My wife called out to me, “There’s a turtle in the driveway.”


“What new fangled kind of car is that,” I wondered to myself. Then I realized she was talking about the four-legged kind with a shell.


I went to the upstairs window, and sure enough, there was a turtle in the driveway. It had apparently come down the street and made the right hand turn into the driveway. As we watched, it proceeded up the drive toward the house.


Working on being technologically savvy, I raced downstairs with my smartphone in hand and took a couple of photos to share with our daughters, niftily sending text messages with the picture attached. Isn’t that what we do in the 21st century? (But don’t look for it on Facebook, I haven’t quite figured out how to do that yet. Like the turtle I am steady, but slow.)


After I went inside, the turtle continued its trek up the driveway and made the 90-degree left turn onto the sidewalk that leads to our front steps. He continued on the pavement to the first step and veered off into the front garden and then to the base of the house, where it stopped to rest.


We were getting ready for a luncheon meeting, and our friendly turtle was gone by the time we went back outside. There were lots of shady spots for him to go. He might have gone next door into the azalea patch. He might have burrowed under the fence and gone into our backyard. He might have made it to the wooded area behind our house.


A couple of hours later the four grandchildren were at the house. They scoured the side yard, the backyard and even the front yard but found no sign of the shelled one.


All this turtle activity got me wondering about box turtles. Why would he be wandering around? What would he be looking for? Was it a he? Where else would I go to find out such information than the Internet? It was off to ADW the Animal Diversity Web, a product of the University of Michigan Museum of Zoology.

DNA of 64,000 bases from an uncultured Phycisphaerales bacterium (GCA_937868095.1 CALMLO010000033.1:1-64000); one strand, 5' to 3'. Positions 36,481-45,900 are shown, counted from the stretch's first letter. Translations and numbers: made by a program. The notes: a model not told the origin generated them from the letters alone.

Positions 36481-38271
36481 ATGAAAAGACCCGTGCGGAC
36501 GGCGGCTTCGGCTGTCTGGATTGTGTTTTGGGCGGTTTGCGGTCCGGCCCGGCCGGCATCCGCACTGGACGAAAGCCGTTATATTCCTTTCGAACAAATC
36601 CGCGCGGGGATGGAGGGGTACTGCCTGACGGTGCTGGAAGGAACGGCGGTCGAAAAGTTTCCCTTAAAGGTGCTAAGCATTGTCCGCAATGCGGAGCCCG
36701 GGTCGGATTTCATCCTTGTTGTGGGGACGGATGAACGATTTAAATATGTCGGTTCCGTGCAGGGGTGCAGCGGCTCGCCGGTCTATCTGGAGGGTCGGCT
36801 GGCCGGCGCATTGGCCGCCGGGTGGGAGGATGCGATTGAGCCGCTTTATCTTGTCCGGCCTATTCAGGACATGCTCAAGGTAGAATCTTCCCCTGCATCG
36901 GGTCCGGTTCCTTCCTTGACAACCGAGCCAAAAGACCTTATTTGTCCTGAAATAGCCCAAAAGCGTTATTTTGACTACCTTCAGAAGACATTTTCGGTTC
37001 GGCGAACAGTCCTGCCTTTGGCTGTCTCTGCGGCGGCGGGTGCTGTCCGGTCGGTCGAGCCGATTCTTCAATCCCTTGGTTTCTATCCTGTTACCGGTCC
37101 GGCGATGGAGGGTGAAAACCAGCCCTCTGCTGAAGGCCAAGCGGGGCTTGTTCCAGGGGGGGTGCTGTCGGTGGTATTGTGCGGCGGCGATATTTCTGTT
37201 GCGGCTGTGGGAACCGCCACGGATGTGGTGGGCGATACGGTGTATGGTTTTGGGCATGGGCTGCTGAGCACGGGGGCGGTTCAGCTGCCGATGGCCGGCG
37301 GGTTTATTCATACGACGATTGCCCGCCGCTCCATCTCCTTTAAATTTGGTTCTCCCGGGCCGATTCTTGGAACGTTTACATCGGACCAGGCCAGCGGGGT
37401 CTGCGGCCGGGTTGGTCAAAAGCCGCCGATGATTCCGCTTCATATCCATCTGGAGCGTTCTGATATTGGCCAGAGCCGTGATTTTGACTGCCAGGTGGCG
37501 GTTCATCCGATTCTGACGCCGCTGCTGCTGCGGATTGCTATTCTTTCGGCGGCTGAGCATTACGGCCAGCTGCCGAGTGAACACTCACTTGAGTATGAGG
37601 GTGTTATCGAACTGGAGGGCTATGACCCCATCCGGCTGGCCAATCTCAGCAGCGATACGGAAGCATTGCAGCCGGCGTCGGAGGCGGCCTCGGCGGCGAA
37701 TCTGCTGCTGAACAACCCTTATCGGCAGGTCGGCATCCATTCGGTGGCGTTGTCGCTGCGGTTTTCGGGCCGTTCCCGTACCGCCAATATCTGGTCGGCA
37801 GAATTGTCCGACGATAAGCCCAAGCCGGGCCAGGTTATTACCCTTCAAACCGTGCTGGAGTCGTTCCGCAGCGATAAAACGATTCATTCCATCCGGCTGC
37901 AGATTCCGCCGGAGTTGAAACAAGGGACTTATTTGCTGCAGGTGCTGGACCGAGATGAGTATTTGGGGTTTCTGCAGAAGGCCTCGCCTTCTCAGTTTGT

There I found that terrapene carolina can live for 100 years or more in the wild, lives in a radius of about 750 feet, is an omnivore with youngsters eating mostly meat and adults eating mostly vegetation. They typically are most active in the morning or after a rain and tend to find shelter when it is hottest.


Older turtles don’t have predators because they are able to hide securely inside their hinged shells. For those who are thinking that man can be a predator with thoughts of turtle soup, the article from Michigan warned that these creatures sometimes eat poisonous mushrooms whose toxins can remain in the flesh of the turtle.


Sometimes I think that because we live in or near a city that humans are the only creatures around. It really doesn’t take long to see the variety of wildlife that exists in our little corner of South Carolina. I regularly see squirrels and rabbits on my morning walk with the dogs. Deer come past our backyard fence, and we have seen their tracks in the front yard.


Around Aiken Golf Course, where I play golf (and golf usually wins), there are colonies of fox squirrels in addition to the gray squirrels which are more prevalent. Foxes, possums, raccoons and armadillos are also found in our area.


Then there are the birds that are too numerous for me to begin naming. From humming birds to wrens to robins to hawks to herons, they are in abundance and easily spotted if not easily identified by most of us.


The wonders of nature are special and often right in front of our noses. Sometimes it takes a turtle walking up the driveway and practically knocking at the door to make us realize what a magnificent place this planet of ours is.


Jeff Wallace is the retired editor of the Aiken Standard.